Jade ‘Red’ Wheatley was 19 when a jobsite accident changed the course of his life. Jade was driving a compaction roller (similar to a steamroller) for a Civil Construction company when an embankment collapsed and Jade’s legs were pinned beneath the roof of the multi-tonne machinery. One leg was amputated six days after the accident and eighteen months later he begged doctors to take off the other because it had become a dysfunctional mess of metal and pipes that and only served as a further encumbrance. Eventually the surgeons obliged and soon after Red’s surfing career really kicked in.

Temporarily wheelchair bound he would roll himself the four or so kilometres from Broadmeadow to Bar Beach, Newcastle where he’d lock up his chair and then launch himself down the steep sand dune with his body board. “I use to stay out for about six-eight hours because it would be too hot to crawl back up the dune,” recalls Red with a chuckle.

After the accident surfing became Red’s mental and physical therapy and he’d spend most of his time in the water. When the amputation from the second leg healed he got is prosthetic legs and was walking straight away. Once he became more mobile on land, Red also started seeking a different perspective from which to appreciate waves and began developing his own surfing technique. Kneeboarding was pointless because without his lower legs he didn’t have leverage so instead he started standing up on the two stumps that he had been left with for legs. “I guess you’d call it a goofy-footer stance,” he explains. “I use my front hand a bit too – for grab rail turns.”

Red surfed hard for eight solid years, travelling all around Australia and to Samoa and Indonesia. The momentum of hollower and heavier waves actually make it easier for him and he’s well known around Newcastle for his barrel riding. Explaining his reputation for getting tubed, Red again adopts the self-deprecating tone, “Well it’s pretty easy getting barrelled when you are only about two feet high on the wave.”

After almost a decade dedicated to waves, the father of two concedes he actually felt a little surfed out. “It sounds funny but I almost got sick of surfing.” Hardly one to shy away from a challenge he took on a job in the mining industry and invariably chose a role driving exactly the kind of machinery that had been responsible for his accident as a 19-year-old. “The first job I got back was on a Roller… It was pretty much like climbing back on the horse that bit me!” explains Red with a chuckle.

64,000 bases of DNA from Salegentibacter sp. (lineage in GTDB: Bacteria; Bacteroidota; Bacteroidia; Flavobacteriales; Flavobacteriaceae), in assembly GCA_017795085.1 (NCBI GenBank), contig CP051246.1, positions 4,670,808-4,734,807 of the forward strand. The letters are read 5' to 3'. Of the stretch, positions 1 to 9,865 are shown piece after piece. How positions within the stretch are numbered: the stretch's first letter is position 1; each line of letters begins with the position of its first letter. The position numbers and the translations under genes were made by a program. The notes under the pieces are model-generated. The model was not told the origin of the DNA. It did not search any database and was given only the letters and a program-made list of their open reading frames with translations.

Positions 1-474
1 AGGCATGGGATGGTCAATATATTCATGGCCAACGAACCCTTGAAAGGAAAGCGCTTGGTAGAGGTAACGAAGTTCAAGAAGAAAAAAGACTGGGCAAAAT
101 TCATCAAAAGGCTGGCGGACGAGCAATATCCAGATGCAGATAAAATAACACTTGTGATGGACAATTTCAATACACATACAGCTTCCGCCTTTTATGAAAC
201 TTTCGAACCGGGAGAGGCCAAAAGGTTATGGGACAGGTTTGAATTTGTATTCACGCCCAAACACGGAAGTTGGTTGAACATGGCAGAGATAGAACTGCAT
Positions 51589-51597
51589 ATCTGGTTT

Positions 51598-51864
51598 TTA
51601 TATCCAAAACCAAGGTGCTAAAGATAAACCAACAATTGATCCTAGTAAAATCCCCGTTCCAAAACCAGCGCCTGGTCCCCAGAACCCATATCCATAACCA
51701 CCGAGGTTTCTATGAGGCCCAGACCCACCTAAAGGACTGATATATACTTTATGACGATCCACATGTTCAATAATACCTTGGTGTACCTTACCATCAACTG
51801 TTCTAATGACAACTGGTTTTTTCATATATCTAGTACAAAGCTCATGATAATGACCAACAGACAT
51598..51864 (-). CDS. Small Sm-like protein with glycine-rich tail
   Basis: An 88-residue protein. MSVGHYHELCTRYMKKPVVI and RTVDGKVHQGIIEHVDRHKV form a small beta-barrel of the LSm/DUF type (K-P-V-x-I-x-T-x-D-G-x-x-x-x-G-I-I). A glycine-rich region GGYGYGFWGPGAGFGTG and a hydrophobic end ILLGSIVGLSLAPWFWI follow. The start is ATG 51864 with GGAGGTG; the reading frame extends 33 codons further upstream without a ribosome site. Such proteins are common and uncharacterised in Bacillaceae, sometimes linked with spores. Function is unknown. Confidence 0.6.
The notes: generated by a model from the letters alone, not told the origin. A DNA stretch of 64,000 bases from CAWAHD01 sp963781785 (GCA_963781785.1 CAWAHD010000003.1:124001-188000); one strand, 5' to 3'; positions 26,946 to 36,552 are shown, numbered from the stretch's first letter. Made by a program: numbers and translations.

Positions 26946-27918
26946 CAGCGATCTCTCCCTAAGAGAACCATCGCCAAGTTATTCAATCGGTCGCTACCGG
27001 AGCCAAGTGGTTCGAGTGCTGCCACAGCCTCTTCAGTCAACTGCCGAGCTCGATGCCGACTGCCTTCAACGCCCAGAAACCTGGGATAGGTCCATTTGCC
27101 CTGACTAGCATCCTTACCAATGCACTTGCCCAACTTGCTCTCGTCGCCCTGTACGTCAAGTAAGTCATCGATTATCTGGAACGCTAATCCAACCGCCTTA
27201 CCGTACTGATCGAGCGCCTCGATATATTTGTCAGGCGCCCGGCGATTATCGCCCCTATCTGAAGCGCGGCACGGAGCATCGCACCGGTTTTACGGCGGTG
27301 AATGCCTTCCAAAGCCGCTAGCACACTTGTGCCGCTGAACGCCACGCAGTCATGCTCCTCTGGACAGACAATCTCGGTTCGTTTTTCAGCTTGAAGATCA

With his passion for surfing revived, Red is now committed to building the profile of adaptive surfing and making it accessible for more people. While Red pledges his loyalty to the disabled surfing association, who were integral part of his surfing journey, in recent years he has acknowledged the need for an official body that caters for a range of board-riders who are still surfing at a higher level in spite of their injuries.

“I want to see adaptive surfing turned into more of a high performance sport. We’ve adapted to the ocean and can handle ourselves out there and we want to get some more athletes involved… The disabled surfing association don’t really want to compete but we love competing and it’s all about having fun.”

Last year Red travelled to La Jolla in California for the inaugural World Adaptive Surfing Championships, where he competed alongside good friend, Mark ‘Mono’ Stewart. Red made the quarters while Mark went on to win his division of the competition. More recently Red helped organise the Australian Adaptive Surfing games in June, where he finished second and requalified to return to the world championships again in La Jolla. This year he’s hoping for bigger waves and plans to have his equipment more dialled in.

As Red prepares for the next world championships he also has support from an unexpected source. Recently his surfing prowess was spotted by an employee for health care fund, HCF, and soon after he was recommended to be part of a TV ad. Since then he has become the face of one of HCF’s latest campaigns.

In order to raise awareness, and funds for other surfers to get involved in adaptive surfing events, Red is commencing his Walk for Waves on July 30. He plans to walk from Newcastle to Sydney, staying at surf clubs and surfing along the way. To find out how you can register to walk, have a surf with Red, or contribute to the cause check out www.walkforwaves.com.

The charity event will culminate with a Harbour Bridge walk on the 10th August 2016. Red can’t help but marvel at the coincidence of the final date. “It will be the sixteen year anniversary of my accident, ” he muses. Traversing the bridge will be just one more overpass in a life that has been all about crossing new thresholds.